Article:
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MIOPS: Smartphone Controllable High Speed Camera Trigger

MIOPS is a new smartphone-controlled camera trigger that combines all of the features photographers want in a high-speed camera trigger into one convenient device.

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Trippy Portraits Shot at a Photo Illusion Museum

World travel bloggers Michael Powell and Jürgen Horn recently visited the The Trick Eye Museum in South Korea, where visitors can snap humorous and mind-bending pictures of themselves interacting with various painted rooms. They write,

If you don’t like having your picture taken, stay far away from the Trick Eye Museum, which is also not recommended for anyone who’s overly serious. Or those who have any semblance of pride. Basically, if you’re not willing to act like an idiot in front of the camera, you won’t have any fun here. But everyone else, and especially kids, should prepare for a good time.

The entire point of this “museum” is to provide setups for funny pictures. An upside-down room makes it look like you’re standing on the ceiling. Stand in front of Mona Lisa with a paintbrush. Lay down on the floor and hang on for dear life to the painting of a cliff.

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Outer Space in a Studio: Nebulae Photos Using Fiber Glass Lamps

At first glance, the images in Fabian Oefner‘s Nebulae might look like images of distant galaxies captured with a space telescope. They were actually shot in a studio using a number of fiber glass lamps. Oefner used exposures of different lengths to capture the ends of the lit fiber glass as points and streaks of light. He then combined multiple images into single photos to achieve the “star density” seen in the final images.
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Creepy Portraits of Women Showing the Thatcher Effect

Dutch photographers Anuschka Blommers and Niels Schumm shot a series of photographs for a Dove ad campaign that uses the Thatcher effect for some stealthy creepiness. The effect is created by flipping a portrait upside down while keeping the eyes and/or mouth right side up. The human brain has a difficult time detecting these subtle “local” changes, and the portraits may look normal until you see them flipped. Try turning your monitor or head to look at these images upside down.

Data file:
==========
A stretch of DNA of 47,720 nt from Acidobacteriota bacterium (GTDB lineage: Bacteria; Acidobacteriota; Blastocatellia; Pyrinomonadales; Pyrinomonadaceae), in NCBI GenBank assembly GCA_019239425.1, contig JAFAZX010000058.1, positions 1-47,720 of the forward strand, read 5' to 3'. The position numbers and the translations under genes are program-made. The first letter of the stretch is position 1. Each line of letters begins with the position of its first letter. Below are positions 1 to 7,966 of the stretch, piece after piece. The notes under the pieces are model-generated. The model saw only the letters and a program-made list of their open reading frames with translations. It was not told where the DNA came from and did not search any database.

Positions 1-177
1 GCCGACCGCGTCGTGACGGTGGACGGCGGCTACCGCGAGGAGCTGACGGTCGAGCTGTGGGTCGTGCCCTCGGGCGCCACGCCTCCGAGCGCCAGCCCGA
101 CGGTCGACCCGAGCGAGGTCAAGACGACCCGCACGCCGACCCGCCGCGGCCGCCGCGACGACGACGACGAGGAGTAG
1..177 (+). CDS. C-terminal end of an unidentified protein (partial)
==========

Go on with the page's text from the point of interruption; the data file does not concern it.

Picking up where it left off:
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Flashed Face Distortion Effect Makes Ordinary Portraits Look Hideous

If you ever create a slideshow of portraits, you might want to avoid showing them aligned side-by-side with a gap in between. The video above shows a crazy optical illusion that researchers have dubbed the “Flashed Face Distortion Effect”. By flashing ordinary portraits aligned at the eyes, the human brain begins to compare and exaggerate the differences, causing the faces to seem hideous and ogre-like. Researcher Matthew Thompson writes,

Like many interesting scientific discoveries, this one was an accident. Sean Murphy, an undergraduate student, was working alone in the lab on a set of faces for one of his experiments. He aligned a set of faces at the eyes and started to skim through them. After a few seconds, he noticed that some of the faces began to appear highly deformed and grotesque. He looked at the especially ugly faces individually, but each of them appeared normal or even attractive.